To ensure that its pumps keep running even when hurricanes strike, BRW has installed emergency and standby power generation systems from mtu at four major well sites. All told, these standby systems have a generating capacity of 4,550 kW. Soon, BRW will acquire an additional 900 kW mtu generator that will power a fifth well site and BRW’s main offices. BRW learned valuable lessons in the aftermath of powerful storms such as Hurricane Andrew, which hit Louisiana 16 years ago, and the infamous Hurricane Katrina in 2005, according to Patrick Kerr, the company’s president. After Andrew, BRW purchased an mtu generator set capable of running several wells. The original purchase was part of a project to study the feasibility of supplementing BRW’s direct-drive diesel-powered pumps with electric pumps powered by standby generators. “The mtu generator proved so capable when Katrina hit that we purchased three additional units and placed them in service,” Kerr says.
Each of the BRW sites has one 750–1,000 kW generator that powers several 200 hp water-well pumps. These outdoor generators include weatherprotective housings and sub-base fuel tanks.
When Hurricane Gustav hit Baton Rouge, the standby generators operated as designed, running four well sites continuously for up to eight days. “Even though the power was off in much of Baton Rouge and surrounding parishes after Hurricane Gustav, we kept the water flowing,” Kerr reports.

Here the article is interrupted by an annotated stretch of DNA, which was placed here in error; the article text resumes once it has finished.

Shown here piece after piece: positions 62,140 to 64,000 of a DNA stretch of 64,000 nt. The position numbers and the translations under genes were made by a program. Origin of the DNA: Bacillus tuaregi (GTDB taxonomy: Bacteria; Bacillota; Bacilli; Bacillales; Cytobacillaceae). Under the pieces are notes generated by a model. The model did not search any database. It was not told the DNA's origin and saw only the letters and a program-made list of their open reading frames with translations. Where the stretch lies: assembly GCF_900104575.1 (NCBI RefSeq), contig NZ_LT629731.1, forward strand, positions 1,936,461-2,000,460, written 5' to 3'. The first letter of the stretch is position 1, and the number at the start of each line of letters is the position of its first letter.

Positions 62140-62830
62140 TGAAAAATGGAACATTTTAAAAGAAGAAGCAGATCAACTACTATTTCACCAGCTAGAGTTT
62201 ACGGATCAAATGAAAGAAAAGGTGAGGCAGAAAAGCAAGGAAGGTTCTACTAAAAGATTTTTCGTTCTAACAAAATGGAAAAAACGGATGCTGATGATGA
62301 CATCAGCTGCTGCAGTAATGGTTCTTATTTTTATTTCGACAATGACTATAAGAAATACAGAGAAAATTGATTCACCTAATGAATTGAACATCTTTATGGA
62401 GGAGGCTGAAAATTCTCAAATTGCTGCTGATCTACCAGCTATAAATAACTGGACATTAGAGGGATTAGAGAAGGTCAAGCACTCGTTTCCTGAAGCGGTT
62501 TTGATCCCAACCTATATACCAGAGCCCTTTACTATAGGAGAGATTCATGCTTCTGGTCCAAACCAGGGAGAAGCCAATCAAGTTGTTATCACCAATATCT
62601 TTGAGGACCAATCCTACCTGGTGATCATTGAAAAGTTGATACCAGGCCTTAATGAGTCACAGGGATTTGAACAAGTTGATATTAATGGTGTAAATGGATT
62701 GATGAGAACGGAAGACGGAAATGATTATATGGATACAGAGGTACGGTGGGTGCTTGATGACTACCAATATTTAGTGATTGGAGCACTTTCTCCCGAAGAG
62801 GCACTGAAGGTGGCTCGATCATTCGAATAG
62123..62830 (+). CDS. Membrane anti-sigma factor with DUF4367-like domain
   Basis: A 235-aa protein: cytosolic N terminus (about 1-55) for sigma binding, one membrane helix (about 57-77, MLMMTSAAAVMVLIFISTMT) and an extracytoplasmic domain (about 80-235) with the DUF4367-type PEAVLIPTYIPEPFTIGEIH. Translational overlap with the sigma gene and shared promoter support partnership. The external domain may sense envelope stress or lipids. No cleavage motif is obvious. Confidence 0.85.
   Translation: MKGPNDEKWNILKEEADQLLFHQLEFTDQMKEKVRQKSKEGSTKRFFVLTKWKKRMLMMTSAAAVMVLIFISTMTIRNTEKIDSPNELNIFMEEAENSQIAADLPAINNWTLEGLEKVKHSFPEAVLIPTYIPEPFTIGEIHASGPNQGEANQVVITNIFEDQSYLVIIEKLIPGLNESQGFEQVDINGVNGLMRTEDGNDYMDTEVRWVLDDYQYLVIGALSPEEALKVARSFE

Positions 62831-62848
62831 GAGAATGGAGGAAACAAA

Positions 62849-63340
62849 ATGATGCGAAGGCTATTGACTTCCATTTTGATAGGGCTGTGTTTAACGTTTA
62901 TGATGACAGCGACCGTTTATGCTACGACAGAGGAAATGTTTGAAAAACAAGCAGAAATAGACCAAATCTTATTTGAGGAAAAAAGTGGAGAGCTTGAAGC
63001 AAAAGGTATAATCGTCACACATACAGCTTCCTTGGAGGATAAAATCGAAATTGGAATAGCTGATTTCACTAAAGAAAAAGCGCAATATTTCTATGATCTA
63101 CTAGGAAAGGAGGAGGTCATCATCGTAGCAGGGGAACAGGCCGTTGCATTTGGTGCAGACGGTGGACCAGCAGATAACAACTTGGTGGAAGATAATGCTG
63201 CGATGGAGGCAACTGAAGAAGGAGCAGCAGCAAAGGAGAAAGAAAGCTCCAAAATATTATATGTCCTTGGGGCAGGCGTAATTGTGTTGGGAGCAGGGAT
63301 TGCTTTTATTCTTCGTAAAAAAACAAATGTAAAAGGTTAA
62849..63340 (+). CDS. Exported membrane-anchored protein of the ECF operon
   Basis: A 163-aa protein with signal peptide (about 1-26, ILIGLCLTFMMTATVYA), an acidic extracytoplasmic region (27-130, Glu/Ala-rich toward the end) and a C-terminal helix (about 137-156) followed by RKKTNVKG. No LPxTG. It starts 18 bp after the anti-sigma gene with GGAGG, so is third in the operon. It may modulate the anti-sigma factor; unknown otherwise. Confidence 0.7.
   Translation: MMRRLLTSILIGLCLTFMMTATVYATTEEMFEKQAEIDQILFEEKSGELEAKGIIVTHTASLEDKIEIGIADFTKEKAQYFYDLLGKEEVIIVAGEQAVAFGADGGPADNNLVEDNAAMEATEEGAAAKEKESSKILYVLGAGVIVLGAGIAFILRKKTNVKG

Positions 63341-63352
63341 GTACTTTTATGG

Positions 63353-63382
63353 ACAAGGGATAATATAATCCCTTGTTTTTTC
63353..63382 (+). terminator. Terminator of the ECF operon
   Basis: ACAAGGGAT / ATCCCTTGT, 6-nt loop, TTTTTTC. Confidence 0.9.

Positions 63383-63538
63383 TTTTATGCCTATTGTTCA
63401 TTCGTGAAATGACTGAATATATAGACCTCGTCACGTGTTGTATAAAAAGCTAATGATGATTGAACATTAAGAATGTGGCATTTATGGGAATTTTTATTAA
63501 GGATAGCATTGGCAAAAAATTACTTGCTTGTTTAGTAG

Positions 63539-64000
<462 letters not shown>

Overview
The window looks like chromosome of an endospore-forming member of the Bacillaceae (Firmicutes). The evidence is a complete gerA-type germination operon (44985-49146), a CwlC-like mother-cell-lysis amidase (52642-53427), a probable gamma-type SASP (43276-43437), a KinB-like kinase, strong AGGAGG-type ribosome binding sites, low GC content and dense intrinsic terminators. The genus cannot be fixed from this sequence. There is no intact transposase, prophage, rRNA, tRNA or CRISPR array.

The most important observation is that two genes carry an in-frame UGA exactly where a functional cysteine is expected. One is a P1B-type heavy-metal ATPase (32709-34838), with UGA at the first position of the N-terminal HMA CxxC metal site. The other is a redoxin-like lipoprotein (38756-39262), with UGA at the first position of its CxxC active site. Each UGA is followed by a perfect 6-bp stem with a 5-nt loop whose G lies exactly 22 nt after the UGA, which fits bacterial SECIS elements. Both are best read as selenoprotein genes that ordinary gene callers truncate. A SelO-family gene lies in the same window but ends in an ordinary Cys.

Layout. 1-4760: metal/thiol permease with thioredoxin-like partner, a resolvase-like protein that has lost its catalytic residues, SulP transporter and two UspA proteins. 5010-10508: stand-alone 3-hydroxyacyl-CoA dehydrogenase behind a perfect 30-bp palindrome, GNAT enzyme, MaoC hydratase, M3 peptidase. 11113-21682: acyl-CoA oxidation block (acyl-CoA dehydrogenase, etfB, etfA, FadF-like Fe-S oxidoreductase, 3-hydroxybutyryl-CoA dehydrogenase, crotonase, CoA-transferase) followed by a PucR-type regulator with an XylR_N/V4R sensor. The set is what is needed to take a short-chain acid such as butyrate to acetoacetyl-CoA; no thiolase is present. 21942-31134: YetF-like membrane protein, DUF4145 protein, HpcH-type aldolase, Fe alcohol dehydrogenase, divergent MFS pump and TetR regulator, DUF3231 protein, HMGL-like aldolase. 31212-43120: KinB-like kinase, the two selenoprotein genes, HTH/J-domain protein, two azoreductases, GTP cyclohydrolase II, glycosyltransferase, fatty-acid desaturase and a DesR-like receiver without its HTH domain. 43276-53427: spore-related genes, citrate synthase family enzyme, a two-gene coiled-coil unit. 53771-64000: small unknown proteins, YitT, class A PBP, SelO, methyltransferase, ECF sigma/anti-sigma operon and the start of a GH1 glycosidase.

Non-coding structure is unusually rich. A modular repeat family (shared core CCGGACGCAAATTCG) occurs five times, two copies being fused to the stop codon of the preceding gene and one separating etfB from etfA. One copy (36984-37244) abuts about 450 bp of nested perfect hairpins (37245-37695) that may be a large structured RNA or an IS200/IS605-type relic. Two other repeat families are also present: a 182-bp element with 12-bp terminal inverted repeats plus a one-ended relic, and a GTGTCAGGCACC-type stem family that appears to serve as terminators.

Based in part on the Gustav experience, Kerr believes BRW has the right standby generators in place to deal with future natural disasters: “If the electricity should go off again, we are very confident in the reliability of our water pumping system.”
Long experience with power outages caused by devastating storms has taught BRW to be prepared with backup generation for its wells. With help from its local mtu distributors and reliable mtu standby generators, Baton Rouge Water will continue to provide dependable service to its customers no matter what Mother Nature throws its way.